The evolution of imprinting: chromosomal mapping of orthologues of mammalian imprinted domains in monotreme and marsupial mammals
- Equal contributors
1 Department of Physiology, Development and Neuroscience, University of Cambridge, Downing Street, Cambridge CB2 3DY, UK
2 Cambridge Resource Centre for Comparative Genomics, Department of Veterinary Medicine, University of Cambridge, Cambridge CB3 OES, UK
3 Wellcome Trust Sanger Institute, Wellcome Trust Genome Campus, Hinxton, Cambridge CB10 1SA, UK
4 Research School of Biological Sciences, The Australian National University, Canberra, Australia
BMC Evolutionary Biology 2007, 7:157 doi:10.1186/1471-2148-7-157Published: 6 September 2007
The evolution of genomic imprinting, the parental-origin specific expression of genes, is the subject of much debate. There are several theories to account for how the mechanism evolved including the hypothesis that it was driven by the evolution of X-inactivation, or that it arose from an ancestrally imprinted chromosome.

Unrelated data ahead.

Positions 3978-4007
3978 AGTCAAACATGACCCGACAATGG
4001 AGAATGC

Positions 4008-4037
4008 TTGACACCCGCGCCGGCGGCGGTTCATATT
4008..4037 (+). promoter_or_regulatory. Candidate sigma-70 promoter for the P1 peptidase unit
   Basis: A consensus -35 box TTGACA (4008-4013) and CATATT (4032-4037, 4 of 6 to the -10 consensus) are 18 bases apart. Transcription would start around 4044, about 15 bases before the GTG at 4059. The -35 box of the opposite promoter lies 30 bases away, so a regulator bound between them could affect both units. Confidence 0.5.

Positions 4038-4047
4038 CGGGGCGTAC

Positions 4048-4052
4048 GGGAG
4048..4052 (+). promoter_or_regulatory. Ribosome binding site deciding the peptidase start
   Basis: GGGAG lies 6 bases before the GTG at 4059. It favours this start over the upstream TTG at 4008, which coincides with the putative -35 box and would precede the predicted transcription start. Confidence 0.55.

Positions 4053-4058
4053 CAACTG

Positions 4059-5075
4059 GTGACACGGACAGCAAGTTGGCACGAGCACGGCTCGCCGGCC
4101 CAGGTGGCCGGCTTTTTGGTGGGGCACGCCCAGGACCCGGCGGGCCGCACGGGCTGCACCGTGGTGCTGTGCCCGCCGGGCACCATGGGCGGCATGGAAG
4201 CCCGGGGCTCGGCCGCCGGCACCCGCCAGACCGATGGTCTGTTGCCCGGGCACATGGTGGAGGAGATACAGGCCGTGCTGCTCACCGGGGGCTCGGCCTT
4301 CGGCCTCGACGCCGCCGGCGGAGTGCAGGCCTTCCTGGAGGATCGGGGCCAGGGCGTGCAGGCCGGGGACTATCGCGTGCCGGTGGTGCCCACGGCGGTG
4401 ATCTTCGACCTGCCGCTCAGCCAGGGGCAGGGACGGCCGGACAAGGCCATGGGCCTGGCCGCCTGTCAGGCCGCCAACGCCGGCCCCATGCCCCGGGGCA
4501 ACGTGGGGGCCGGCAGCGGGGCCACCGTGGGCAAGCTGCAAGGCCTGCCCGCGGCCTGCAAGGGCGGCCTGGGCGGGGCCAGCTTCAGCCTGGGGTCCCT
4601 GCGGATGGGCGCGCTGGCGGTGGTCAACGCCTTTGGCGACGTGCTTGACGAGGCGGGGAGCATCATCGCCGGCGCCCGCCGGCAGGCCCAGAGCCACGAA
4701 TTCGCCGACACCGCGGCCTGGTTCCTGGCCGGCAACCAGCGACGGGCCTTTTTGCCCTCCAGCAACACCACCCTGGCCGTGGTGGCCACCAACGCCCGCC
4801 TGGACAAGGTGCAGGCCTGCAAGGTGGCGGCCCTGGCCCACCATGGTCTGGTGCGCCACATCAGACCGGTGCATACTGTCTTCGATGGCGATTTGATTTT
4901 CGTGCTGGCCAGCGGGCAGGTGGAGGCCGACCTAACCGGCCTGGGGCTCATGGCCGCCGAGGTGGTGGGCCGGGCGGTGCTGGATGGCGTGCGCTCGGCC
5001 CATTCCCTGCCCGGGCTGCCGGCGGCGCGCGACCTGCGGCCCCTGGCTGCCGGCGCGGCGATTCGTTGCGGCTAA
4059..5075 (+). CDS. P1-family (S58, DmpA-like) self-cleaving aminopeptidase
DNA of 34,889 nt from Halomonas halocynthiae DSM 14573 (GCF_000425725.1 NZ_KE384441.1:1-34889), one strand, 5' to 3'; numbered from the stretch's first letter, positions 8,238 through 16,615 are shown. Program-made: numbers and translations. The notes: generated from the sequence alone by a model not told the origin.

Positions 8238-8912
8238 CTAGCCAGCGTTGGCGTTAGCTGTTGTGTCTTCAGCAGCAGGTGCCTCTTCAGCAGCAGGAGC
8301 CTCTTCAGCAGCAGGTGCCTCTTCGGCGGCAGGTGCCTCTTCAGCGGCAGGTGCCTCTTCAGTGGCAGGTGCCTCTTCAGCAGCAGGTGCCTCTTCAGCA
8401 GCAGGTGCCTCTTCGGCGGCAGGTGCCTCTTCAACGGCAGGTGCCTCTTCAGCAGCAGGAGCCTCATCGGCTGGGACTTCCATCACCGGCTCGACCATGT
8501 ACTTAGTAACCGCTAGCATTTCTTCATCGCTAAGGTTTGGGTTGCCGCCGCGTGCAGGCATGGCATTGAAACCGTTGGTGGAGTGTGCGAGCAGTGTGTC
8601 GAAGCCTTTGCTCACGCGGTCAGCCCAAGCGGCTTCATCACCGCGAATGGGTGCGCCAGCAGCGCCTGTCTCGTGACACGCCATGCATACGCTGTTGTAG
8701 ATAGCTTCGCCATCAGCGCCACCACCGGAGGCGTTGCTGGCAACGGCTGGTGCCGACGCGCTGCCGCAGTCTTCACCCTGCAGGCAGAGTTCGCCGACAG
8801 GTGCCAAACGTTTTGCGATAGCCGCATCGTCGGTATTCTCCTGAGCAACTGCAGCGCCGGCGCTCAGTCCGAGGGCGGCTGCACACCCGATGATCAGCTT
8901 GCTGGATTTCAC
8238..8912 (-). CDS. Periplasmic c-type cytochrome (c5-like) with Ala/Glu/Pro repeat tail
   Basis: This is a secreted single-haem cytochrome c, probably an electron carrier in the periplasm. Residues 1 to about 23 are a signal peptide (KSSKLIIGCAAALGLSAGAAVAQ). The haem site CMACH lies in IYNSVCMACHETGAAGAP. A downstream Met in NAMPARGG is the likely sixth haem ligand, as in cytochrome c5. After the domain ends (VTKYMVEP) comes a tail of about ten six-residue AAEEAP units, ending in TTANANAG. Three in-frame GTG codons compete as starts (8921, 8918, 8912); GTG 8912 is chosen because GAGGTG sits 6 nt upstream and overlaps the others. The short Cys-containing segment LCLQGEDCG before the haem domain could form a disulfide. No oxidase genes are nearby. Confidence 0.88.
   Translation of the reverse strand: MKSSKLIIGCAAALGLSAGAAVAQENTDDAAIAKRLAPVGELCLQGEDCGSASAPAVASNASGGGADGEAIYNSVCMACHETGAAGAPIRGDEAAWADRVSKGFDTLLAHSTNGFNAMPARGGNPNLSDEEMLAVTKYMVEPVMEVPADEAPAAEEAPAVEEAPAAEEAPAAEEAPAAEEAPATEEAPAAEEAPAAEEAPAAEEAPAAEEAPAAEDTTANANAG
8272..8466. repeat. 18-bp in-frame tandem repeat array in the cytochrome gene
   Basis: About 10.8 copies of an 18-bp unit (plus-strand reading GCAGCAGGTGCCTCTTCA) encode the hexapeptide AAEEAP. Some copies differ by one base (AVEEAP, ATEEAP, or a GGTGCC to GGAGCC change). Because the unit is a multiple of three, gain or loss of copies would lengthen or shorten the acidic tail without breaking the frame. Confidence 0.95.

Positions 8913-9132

Here we demonstrate that mammalian orthologues of imprinted genes are dispersed amongst autosomes in both monotreme and marsupial karyotypes.
These data, along with the similar distribution seen in birds, suggest that imprinted genes were not located on an ancestrally imprinted chromosome or associated with a sex chromosome. Our results suggest imprinting evolution was a stepwise, adaptive process, with each gene/cluster independently becoming imprinted as the need arose.